In Bioethics today we consider "the natural order," and the conservative idea that we must perpetually refrain from altering or upsetting it. Nature is regarded, in such terms, as something wholly separate and apart, something to behold and admire and hold at arms' length from the grubby culture of reconstructive engineering that aims to optimize human interests above any presumption of natural sanctity.
Russell Blackford has little apparent use for that attitude. Parts of nature merit the preservationist's protection, but we're the part with a stake in self-preservation and, as has been well expressed by Carl Sagan, "we speak for earth." This is fundamentally a pragmatic perspective, and one that I tend to favor.
But, I have issues. I resist Blackford's sanguine willingness to play dice with the next generations. Resistance may be futile, but we're still a free species. Right?
In A&P, we get Sagan's personal and cosmic perspective on God and religious experience, and "Acts" in the Good Book. (442-493)
Bill McKibben has been a hero of mine ever since he published The End of Nature and effectively re-launched the modern environmental movement a quarter of a century ago. I'm not sure he's always right, but I know he's always passionately clear-headed and honest about the high ecological stakes we and our fossil fuel Overlords have been gambling with.
In Blackford's fifth chapter, McKibben's Enough: Staying Human in an Engineered Age is curtly critiqued as needlessly alarmist. His worries over the prospect that our genetic interventions may rob future humans of meaning are dismissed lightly. Blackford spends inordinate attention on "immortals" and not enough on the potential flattening of ordinary life for us mere mortals, in the brave new transhuman world.
True, "we are ill equipped to predict what activities and experiences will be satisfying , joyful, or meaningful for future people who might grow up and interact in environments quite different from our own." That being so, we should err on the side of liberty, for them and for ourselves.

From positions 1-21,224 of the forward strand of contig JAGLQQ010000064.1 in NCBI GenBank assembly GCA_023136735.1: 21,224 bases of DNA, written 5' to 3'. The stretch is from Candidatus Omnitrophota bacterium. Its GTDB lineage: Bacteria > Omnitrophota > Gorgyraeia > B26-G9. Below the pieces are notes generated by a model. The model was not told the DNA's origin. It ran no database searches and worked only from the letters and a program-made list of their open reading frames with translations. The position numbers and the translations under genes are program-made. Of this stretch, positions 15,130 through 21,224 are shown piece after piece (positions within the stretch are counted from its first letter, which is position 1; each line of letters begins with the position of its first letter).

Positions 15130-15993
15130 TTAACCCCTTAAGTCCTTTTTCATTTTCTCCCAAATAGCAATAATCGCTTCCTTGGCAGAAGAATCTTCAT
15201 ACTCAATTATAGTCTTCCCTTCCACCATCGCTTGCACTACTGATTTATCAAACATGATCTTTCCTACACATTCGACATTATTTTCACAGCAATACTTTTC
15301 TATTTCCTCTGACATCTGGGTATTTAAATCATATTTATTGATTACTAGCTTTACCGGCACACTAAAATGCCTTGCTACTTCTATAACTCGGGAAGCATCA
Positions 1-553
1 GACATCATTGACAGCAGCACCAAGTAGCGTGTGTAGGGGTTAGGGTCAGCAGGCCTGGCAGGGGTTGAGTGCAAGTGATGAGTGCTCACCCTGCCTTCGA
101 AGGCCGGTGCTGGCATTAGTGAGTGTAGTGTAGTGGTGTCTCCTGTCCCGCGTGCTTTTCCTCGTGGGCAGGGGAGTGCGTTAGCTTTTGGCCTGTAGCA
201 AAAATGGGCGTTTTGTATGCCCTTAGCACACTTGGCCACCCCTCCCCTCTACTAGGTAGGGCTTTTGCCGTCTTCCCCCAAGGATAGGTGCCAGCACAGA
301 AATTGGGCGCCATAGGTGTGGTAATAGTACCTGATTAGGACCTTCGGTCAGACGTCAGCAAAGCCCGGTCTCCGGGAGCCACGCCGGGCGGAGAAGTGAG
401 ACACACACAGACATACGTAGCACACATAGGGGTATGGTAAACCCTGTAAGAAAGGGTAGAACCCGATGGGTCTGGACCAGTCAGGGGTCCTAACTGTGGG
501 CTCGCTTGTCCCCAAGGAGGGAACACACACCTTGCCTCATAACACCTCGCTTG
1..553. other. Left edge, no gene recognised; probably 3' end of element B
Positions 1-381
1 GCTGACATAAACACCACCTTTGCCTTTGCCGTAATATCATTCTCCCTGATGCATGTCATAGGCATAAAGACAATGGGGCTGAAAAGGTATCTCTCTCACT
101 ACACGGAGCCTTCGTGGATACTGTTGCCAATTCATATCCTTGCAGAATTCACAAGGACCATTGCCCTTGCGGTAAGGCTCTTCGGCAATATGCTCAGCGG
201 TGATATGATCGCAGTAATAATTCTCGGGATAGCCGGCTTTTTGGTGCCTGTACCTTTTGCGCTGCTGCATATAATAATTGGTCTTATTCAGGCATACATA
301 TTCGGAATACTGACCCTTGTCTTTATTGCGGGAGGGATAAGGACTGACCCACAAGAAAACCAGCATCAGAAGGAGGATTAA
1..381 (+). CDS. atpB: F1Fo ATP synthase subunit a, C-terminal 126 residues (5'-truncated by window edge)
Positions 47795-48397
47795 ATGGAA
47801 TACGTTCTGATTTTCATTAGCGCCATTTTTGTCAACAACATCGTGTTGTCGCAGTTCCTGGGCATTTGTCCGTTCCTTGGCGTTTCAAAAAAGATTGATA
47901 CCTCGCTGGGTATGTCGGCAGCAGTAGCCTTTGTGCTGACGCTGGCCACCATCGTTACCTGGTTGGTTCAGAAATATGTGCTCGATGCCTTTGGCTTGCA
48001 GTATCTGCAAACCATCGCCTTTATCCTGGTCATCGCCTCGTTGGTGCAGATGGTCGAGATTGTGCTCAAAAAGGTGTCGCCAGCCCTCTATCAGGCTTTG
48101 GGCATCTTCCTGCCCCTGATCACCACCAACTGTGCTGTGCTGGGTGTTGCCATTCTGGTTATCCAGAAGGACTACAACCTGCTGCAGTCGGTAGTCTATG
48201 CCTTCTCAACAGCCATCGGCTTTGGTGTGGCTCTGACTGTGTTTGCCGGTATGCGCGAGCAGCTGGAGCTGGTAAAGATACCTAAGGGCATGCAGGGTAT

But that hardly lets us off the hook, when we try to confront the impact of our choices on the predictably-shrunken capacity for choosing of our near (not futuristic and remote) descendants. It hardly supports the breezy and cavalier notion that "if I want my daughter to stand six feet tall, run two-hour marathons, and remember every e-mail address of Yahoo!, how is that any different from deciding I want to dine on Honey Nut Cheerios?"
Isn't it obvious? I don't get to eat for two.
"These are the most anti-choice technologies anyone's ever thought of," writes McKibben. "In widespread use they will first rob parents of their liberty, and then strip freedom from every generation that follows. In the end, they will destroy forever the very possibility of meaningful choice." (190)
He then goes on to offer an example of the sort of scenario he has in mind, when parents predictably start to panic and think they have to upgrade their kids just to keep up with everyone else who's doing it. "If not, their kids may lose..."
And then he talks baseball, and steroids. The very first abusers may have had a choice, but subsequent copycats will have felt (rightly or wrongly, but in human terms understandably) compelled to keep up.
Unless I missed it, Blackford does not address or disarm these scenarios. They're serious.
I do want to make effective alliance with the risk-takers and enhancers as against the Luddites and anti-technologists, truly, but I see no evidence that any of them (including Blackford) has grasped or grappled with the profundity of concern expressed in Enough. It's not an idle grumble about the unpredictability of life in the 24th century, it's about the lives our very children and grandchildren will be free (or not) to live.
Carl Sagan, on the other hand, was entirely keyed in to the challenges that will confront our human future. Let's hope he was prophetic: "there is a pervasive human wish to give a rational explanation for the existence of a God or gods." Or, a rational explanation for their absence. In all events, though, Sagan remains open to what Einstein (following Spinoza) called a cosmic religious feeling, "something not very different from the sum total of the physical laws of the universe."
Religion on anything less than a cosmic scale tends to conjure gods too small to call divine.